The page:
for over-sized loads in both directions (i.e., rice, sugar cane, timber, 4 100 2 50 2 50
lignite, etc.)?
How often would you like to receive the training on the PMS data
22 3 75
(VISIDATA, VISIWEB, Surveyor Tool, Distress Indices, etc.)?
a. Once a Year 3 100
b. Twice a year 0 0
c. Others 0 0
Do you like to receive a copy of the tabulated response of this
23 4 100 3 75 1 25
survey?

144
Table B-2 Summary of Return of 3 Survey questionnaires that were mailed to District 03
Statistics of Specific Responses
total
No Survey Questions responses Yes No Comments
Num-
Number % Number % %
ber
1 Do you have access to the Pavement Management
System (PMS) Data (VISIDATA, VISIWEB, Surveyor 3 100 3 100 0 0
Tool, Distresses, Indices,etc.)?
2 How many engineers in your district have access to
3 100
the PMS data?
a. 1 to 5 2 67
b. 6 to 10 0 0
c. More than 10 1 33
3 Do you use the PMS data? If no, go to question 5 3 100 3 100 0 0
4 You use the PMS data to:
a. Obtain the present distress conditions of
3 100 2 67 1 33
pavement projects
b. View the overall
1. Condition distress index 3 100 1 33 2 67
2. Composite distress index 3 100 1 33 2 67
3. IRI index 3 100 2 67 1 33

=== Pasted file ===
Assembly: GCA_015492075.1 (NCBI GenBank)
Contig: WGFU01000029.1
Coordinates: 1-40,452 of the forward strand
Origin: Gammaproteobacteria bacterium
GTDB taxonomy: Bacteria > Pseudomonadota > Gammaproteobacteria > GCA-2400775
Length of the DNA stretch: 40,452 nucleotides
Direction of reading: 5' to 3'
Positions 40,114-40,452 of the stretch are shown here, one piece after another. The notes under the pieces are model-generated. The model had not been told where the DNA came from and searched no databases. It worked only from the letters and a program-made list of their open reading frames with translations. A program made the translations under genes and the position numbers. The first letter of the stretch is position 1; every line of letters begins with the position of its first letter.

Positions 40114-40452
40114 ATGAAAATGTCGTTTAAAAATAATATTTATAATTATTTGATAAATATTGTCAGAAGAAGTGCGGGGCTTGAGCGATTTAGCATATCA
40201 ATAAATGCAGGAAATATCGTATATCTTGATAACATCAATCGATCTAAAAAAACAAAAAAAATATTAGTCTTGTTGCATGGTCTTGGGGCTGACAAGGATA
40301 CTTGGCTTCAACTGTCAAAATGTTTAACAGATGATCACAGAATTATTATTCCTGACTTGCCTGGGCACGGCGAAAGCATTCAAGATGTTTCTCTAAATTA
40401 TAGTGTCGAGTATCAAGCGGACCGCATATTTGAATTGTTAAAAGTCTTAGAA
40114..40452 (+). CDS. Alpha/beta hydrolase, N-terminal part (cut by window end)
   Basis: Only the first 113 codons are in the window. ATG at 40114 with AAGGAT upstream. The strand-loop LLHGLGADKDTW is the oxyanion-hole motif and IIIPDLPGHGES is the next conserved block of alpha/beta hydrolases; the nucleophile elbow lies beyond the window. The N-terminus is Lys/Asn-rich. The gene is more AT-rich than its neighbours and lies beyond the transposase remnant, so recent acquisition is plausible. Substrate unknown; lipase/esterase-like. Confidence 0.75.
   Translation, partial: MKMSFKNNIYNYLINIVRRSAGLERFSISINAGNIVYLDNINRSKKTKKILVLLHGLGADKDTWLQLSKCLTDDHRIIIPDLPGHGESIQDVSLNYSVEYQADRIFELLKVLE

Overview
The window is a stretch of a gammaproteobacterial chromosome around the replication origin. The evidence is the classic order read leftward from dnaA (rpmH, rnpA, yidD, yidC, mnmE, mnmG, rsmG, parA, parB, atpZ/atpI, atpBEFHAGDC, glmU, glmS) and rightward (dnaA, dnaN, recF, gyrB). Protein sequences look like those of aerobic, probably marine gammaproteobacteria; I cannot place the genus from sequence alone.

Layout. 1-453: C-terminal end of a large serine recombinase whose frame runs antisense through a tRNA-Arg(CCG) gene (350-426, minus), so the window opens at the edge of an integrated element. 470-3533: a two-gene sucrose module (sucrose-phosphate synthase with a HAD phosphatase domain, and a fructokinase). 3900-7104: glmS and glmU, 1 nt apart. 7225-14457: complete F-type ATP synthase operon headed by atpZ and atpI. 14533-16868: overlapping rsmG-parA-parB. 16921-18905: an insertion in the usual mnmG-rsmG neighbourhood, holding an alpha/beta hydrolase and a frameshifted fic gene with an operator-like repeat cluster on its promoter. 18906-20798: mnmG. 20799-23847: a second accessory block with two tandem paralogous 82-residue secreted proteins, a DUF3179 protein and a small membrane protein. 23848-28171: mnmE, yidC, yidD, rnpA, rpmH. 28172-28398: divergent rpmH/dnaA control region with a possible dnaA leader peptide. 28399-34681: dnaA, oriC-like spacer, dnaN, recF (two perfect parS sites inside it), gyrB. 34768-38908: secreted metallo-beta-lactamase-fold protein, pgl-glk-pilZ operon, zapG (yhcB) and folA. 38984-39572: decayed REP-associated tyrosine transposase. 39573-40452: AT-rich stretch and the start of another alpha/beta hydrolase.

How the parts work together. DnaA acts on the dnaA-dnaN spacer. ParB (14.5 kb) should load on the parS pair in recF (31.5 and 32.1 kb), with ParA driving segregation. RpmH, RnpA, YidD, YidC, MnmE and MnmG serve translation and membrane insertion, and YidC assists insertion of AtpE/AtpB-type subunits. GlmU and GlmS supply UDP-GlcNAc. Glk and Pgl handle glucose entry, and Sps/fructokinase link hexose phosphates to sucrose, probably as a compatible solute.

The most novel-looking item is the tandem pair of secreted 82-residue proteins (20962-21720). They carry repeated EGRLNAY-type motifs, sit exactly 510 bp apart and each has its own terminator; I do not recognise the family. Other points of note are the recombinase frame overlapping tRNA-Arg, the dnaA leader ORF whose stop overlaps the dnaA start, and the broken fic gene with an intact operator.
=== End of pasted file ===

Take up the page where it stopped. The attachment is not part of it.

4. Individual distress indices 2 67 1 50 1 50
5. Remaining service life 2 67 0 0 2 100
c. Identify the type of treatment required
(preventive, maintenance, rehabilitation, 3 100 2 67 1 33
reconstruction, etc.)
d. Track the performance of applied treatments 3 100 0 0 3 100
e. Assess safety related issues 3 100 1 33 2 67
f. Obtain roadway sign locations 3 100 1 33 2 67
g. Obtain inventory data 3 100 1 33 2 67
h. Assess the pavement condition and select
3 100 2 67 1 33
projects
i. Prioritize between projects 3 100 2 67 1 33
On r/w request, we verify
1 33
j. Other (please specify) the locations with VISIWEB

145
Table B-2 Summary of Return of 3 Survey questionnaires that were mailed to District 03 (continued)
Statistics of Specific Responses
total responses Yes No
No Survey Questions Comments